O'Bremski v. Maass, 89-35582

Decision Date25 September 1990
Docket NumberNo. 89-35582,89-35582
Citation915 F.2d 418
PartiesRussell L. O'BREMSKI, Petitioner-Appellant, v. Manfred MAASS, Superintendent, Oregon State Penitentiary, Respondent-Appellee.
CourtU.S. Court of Appeals — Ninth Circuit

Stephen R. Sady, Asst. Federal Public Defender, Portland, Or., for petitioner, appellant.

John A. Reuling, Jr., Asst. Atty. Gen., Salem, Or., for respondent, appellee.

Appeal from the United States District Court for the District of Oregon.

Before BROWNING, ALARCON and KOZINSKI, Circuit Judges.

ALARCON, Circuit Judge:

Russell L. Obremski 1 (Obremski), a state prisoner, appeals from the dismissal of his petition filed pursuant to 28 U.S.C. Sec. 2254. Before this court Obremski argues that his petition stated two valid constitutional claims: (1) the Oregon Board of Parole (Board) failed to act as an impartial tribunal in violation of his right to due process; and (2) the Board was estopped from postponing his release date of March 8, 1987.


Obremski was convicted of two counts of first-degree murder and sentenced to serve concurrent life sentences in 1969. At the time of his conviction, the Board was operating under a law that gave it complete discretion to set parole release dates. Former Or.Rev.Stat. Secs. 144.175-144.180 (repealed 1977); see Addicks v. State Bd. of Parole, 63 Or.App. 409, 411-12 & n. 1, 663 P.2d 1310, 1311 & n. 1 (1983).

In 1977, the Oregon Legislature adopted a "matrix" system for setting release dates. Or.Rev.Stat. Secs. 144.120, 144.780 (1989). The matrix system required the Board to follow certain administrative rules in establishing firm release dates, which could be altered only under certain specified conditions. Or.Rev.Stat. Sec. 144.785(1) (1989). The matrix range for Obremski's crimes was twenty-four years to life. In September 1978, Obremski was informed that he had the option of obtaining a firm release date under the matrix system. See OAR 255-30-002. Obremski declined to exercise his option at that time.

On June 27, 1979, the parole board voted to grant Obremski a "firm" release date of February 1984. On December 23, 1981, Obremski signed a request to have his case considered under the matrix system. The Board noted: "Inmate signed request for firm date.... No change in 2-84 date."

In 1982, members of the public began questioning the 1984 release date. The Board ordered that Obremski undergo multiple psychological evaluations beginning in Obremski filed a habeas corpus petition in state court in which he claimed that the 1987 release date was valid under the matrix system, and therefore, the postponement of his release deprived him of a liberty interest in violation of his federal and state constitutional rights. The Oregon Court of Appeals denied the petition, holding that "[e]ach order from 1980 up until the 1987 order failed to comply with petitioner's matrix range, ORS 144.120(2), and the Board was entitled to make an order that is in compliance, as the 1987 order is." O'Bremski v. Oregon Bd. of Parole, 91 Or.App. 164, 165, 754 P.2d 32, 33 (1988) (per curiam). The Oregon Supreme Court denied review. 306 Or. 414, 761 P.2d 531 (1988).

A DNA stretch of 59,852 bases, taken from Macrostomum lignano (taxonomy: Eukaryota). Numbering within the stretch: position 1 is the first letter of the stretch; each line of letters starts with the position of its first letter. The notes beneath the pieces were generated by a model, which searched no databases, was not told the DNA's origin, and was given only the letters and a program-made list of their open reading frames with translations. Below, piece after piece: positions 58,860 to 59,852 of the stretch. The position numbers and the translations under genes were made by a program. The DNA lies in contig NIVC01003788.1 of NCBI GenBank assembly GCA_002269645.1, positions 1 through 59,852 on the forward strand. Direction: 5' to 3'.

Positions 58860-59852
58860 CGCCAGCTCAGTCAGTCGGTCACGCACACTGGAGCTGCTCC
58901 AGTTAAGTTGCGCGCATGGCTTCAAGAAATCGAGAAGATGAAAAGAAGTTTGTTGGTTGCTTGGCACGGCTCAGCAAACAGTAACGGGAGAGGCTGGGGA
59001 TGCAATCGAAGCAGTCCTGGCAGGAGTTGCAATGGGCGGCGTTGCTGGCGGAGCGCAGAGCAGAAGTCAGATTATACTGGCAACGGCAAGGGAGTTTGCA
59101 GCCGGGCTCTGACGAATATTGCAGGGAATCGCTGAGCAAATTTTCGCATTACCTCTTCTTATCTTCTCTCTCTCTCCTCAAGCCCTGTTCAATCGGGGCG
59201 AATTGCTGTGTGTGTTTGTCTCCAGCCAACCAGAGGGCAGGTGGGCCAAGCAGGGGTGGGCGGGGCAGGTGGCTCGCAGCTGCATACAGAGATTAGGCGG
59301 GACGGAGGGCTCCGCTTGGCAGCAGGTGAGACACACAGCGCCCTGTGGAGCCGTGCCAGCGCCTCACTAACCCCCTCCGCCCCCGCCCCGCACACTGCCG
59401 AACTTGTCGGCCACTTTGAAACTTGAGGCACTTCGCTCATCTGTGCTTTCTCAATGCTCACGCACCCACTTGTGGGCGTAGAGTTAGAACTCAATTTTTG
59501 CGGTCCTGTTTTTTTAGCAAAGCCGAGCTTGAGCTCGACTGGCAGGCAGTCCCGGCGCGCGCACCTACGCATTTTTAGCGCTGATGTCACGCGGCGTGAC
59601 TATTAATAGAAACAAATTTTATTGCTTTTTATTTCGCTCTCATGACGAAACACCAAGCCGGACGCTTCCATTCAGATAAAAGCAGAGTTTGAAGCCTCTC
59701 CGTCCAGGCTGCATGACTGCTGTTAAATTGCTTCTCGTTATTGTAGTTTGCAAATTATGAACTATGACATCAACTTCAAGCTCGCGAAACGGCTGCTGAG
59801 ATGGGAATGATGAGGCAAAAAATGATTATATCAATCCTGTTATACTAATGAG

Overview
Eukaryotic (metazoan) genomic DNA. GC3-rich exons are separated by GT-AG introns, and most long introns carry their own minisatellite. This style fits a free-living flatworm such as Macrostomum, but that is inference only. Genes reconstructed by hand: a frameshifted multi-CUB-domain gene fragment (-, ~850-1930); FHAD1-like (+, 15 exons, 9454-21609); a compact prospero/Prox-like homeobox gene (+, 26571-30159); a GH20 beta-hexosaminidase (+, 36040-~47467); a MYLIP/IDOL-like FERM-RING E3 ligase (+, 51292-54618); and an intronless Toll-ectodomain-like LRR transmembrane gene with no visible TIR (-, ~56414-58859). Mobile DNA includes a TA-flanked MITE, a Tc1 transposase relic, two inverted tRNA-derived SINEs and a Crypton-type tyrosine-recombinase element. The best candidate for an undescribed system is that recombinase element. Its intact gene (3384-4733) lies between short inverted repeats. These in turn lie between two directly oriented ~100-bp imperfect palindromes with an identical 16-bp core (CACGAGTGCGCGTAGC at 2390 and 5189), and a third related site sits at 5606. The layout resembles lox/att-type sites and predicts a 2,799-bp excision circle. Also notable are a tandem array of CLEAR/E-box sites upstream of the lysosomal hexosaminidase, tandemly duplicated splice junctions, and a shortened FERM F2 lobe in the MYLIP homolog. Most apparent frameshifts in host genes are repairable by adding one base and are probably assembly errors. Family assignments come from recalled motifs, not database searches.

1983. Because two of these evaluations were unfavorable, the Board postponed Obremski's release date to March 8, 1987. On January 29, 1987, after it was informed that Obremski's release date was erroneous under the matrix system, the Board again postponed the release date to March 8, 1996.

Obremski then filed a habeas corpus petition in federal court, claiming that the Board violated his due process rights in vacating the March 8, 1987 release date. The district court dismissed the petition without a hearing. Obremski timely appeals.


The decision to dismiss a petition for habeas corpus is reviewed de novo. Norris v. Risley, 878 F.2d 1178, 1180 (9th Cir.1989). "A habeas corpus petitioner is entitled to an evidentiary hearing if he has alleged facts which, if proven, would entitle him to relief and he did not receive a full and fair evidentiary hearing in a state court." Id. " ' "[N]otice" pleading is not sufficient, for the petition is expected to state facts that point to a "real possibility of constitutional error." ' " Blackledge v. Allison, 431 U.S. 63, 75 n. 7, 97 S.Ct. 1621, 1630 n. 7, 52 L.Ed.2d 136 (1977) (quoting Advisory Committee Note to Rule 4, Rules Governing Habeas Corpus Cases, 28 U.S.C. Sec. 2254 foll. (1976) (quoting Aubut v. Maine, 431 F.2d 688, 689 (1st Cir.1970))).

I. Propriety of District Court's Dismissal

In its response to Obremski's petition, the parole board moved "for an order dismissing this case pursuant to Fed.R.Civ.P. 12(b) on the ground that the Petition for Writ of Habeas Corpus under 28 U.S.C. Sec. 2254 fails to raise any issue of federal law." The district judge stated: "I grant the Board's motion to dismiss."